• Develop a comprehensive approach to conflict prevention, which seeks to integrate policies and action in the fields of security, development and democratic governance. The EU should increasingly use regional and national development strategies and instruments to address structural causes of conflict. The EU will maintain its support to addressing the root-causes of violent conflict, including poverty, degradation, exploitation and unequal distribution and access to land and natural resources, weak governance, human rights abuses and gender inequality. It will also promote dialogue, participation and reconciliation with a view to prevent possible outbreaks of violence. Especially in fragile states a culture of conflict prevention needs to be developed and fostered. A crucial role could be played by national and regional Early Warning Systems, and the EU should step up its assistance to support partner countries' and regional organizations' efforts to strengthen governance/institutional capacity building to enable them to engage effectively in prevention approach...

• Cooperate in addressing common security threats, including non-proliferation of weapons of mass destruction (WMD) and combating terrorism...

• Support African peace-support operations by continuing to provide support to African led, -owned and –implemented peace-support operations, notably through the strengthening and replenishment of the Peace Facility for Africa. Many lessons can be learned from the experience with the Peace Facility. The development-related objectives of the Facility have been successfully converted into practical action and that today the Facility constitutes the financial foundation of Africa’s peace and security architecture, underpinning the leadership of the AU and the sub-regional organisations. It is time now, building on this experience, to set up a more comprehensive EU approach complementing these Community instruments through CFSP/ESDP approaches. A common EU policy with regard to the different conflicts in Africa is therefore needed. The EU should also pursue a common policy responding to UN Secretary General Kofi Annan’s call for establishing an interlocking system of peacekeeping capacities, exploring the synergies between the different organisations involved and developing organisational capacities of African institutions, in particular through a proposed ten-year capacity building plan for the AU.”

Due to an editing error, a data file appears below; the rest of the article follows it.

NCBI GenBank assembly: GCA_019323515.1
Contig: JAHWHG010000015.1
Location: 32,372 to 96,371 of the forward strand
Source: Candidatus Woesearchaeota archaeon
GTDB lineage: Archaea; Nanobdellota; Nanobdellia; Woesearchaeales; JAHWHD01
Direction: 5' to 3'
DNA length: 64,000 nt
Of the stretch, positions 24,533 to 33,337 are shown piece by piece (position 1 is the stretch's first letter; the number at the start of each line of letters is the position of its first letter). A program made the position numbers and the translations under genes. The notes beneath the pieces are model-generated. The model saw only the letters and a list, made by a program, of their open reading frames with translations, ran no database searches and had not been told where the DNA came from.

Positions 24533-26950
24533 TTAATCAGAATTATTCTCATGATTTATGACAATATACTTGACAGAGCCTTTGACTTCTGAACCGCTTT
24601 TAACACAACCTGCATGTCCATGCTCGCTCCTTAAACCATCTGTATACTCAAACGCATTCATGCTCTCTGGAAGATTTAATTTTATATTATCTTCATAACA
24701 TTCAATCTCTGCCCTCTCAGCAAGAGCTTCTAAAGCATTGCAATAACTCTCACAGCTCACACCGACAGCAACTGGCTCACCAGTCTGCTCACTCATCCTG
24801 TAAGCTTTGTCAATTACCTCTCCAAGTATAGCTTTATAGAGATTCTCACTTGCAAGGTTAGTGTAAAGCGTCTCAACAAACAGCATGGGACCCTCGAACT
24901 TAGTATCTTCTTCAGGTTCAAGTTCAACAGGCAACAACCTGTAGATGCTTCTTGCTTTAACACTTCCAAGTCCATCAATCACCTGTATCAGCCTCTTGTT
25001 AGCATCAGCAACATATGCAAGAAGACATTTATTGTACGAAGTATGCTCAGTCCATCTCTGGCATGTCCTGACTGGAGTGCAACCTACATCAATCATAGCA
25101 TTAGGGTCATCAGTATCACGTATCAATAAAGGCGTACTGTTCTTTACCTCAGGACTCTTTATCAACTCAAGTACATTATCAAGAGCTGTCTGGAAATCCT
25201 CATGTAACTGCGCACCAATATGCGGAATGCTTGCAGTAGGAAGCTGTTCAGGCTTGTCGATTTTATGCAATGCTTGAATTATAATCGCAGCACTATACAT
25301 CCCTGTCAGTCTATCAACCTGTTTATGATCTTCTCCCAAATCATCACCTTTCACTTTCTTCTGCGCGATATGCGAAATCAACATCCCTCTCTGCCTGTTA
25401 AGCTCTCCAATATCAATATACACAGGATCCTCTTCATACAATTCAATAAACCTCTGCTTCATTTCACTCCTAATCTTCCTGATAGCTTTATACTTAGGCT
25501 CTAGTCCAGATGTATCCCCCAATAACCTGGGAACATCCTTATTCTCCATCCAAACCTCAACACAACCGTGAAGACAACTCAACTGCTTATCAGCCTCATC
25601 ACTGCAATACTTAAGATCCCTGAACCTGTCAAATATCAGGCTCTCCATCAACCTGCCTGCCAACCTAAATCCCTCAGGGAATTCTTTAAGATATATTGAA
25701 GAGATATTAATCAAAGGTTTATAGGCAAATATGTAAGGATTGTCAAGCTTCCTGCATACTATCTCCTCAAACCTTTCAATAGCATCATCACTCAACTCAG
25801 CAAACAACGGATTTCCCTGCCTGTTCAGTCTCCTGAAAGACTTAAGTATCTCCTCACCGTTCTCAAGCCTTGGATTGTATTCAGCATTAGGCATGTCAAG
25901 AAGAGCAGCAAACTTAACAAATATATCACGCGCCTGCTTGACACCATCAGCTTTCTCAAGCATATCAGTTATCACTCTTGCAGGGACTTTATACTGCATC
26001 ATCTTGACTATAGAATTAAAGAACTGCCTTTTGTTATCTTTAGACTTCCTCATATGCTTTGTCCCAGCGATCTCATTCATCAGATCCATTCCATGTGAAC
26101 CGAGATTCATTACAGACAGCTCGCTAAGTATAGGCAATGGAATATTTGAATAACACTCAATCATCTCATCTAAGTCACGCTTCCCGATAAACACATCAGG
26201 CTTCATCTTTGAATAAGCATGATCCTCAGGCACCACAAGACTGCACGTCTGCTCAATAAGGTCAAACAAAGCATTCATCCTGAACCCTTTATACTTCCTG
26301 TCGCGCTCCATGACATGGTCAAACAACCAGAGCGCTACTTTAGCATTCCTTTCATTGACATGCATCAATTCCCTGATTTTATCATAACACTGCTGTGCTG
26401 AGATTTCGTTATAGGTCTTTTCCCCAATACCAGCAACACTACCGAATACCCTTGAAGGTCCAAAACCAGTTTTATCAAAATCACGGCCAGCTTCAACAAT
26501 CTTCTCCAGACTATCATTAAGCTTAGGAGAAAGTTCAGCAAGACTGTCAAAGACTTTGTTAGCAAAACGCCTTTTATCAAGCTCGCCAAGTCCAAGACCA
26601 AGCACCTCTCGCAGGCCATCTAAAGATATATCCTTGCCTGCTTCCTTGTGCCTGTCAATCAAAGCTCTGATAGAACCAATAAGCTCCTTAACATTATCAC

Scope: 
Africa

“3.1.1.1. Foster peace and security

The EU will therefore step up its efforts to promote peace and security at all stages of the conflict cycle. Specific action should include:

...• Sustain peace in post-conflict situations by developing a more coherent and smooth transition between short-term (humanitarian assistance) and long-term (development) strategies in post-conflict situations...The EU should promote an integrated and comprehensive political dialogue and policy mix supported by appropriate instruments while strengthening implementation of its linking relief, rehabilitation and development (LRRD) efforts. These transition strategies should also integrate socially and environmentally durable solutions for refugees and other vulnerable groups. The EU should also develop a strategy and capacity to foster security sector reform (SSR) in Africa, which will take into account the related institutions and capacity building programmes of the EC and Member States, whilst identifying the scope of action to be pursued within the European security and defence policy (ESDP) framework. Finally, the EU welcomes the establishment of a UN Peace-building Commission."

Scope: 
Africa